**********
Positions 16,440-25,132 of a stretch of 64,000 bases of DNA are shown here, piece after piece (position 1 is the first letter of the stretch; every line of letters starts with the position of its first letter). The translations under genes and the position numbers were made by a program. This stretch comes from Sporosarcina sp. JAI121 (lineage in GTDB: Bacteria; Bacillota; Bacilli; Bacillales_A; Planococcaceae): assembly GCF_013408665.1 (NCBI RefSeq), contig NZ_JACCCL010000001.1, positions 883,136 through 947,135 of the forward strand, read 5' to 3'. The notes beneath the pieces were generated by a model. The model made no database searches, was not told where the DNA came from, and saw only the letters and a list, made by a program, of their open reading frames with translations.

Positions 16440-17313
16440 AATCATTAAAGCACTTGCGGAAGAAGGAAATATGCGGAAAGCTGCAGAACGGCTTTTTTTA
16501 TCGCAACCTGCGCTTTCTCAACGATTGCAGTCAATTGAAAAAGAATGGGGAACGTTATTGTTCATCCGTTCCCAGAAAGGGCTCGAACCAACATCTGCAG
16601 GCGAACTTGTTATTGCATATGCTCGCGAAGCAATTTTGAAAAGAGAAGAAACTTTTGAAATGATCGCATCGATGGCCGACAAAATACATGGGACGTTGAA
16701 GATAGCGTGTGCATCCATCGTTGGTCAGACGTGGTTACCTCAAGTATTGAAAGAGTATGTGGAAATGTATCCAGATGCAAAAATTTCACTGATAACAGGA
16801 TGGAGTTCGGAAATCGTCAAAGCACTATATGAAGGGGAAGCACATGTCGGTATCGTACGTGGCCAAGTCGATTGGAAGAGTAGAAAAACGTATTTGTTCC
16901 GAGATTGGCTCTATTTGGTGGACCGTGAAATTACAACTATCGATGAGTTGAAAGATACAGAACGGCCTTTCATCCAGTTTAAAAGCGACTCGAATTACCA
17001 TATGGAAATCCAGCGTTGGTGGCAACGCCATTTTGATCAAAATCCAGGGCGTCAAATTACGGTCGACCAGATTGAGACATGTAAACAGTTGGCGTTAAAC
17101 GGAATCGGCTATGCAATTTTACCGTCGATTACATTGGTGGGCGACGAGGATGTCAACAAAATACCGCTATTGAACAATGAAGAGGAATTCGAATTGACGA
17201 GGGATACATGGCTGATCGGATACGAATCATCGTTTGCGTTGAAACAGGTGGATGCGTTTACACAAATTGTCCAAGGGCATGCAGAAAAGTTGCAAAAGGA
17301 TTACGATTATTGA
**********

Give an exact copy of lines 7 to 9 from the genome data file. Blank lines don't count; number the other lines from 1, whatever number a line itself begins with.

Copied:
16801 TGGAGTTCGGAAATCGTCAAAGCACTATATGAAGGGGAAGCACATGTCGGTATCGTACGTGGCCAAGTCGATTGGAAGAGTAGAAAAACGTATTTGTTCC
16901 GAGATTGGCTCTATTTGGTGGACCGTGAAATTACAACTATCGATGAGTTGAAAGATACAGAACGGCCTTTCATCCAGTTTAAAAGCGACTCGAATTACCA
17001 TATGGAAATCCAGCGTTGGTGGCAACGCCATTTTGATCAAAATCCAGGGCGTCAAATTACGGTCGACCAGATTGAGACATGTAAACAGTTGGCGTTAAAC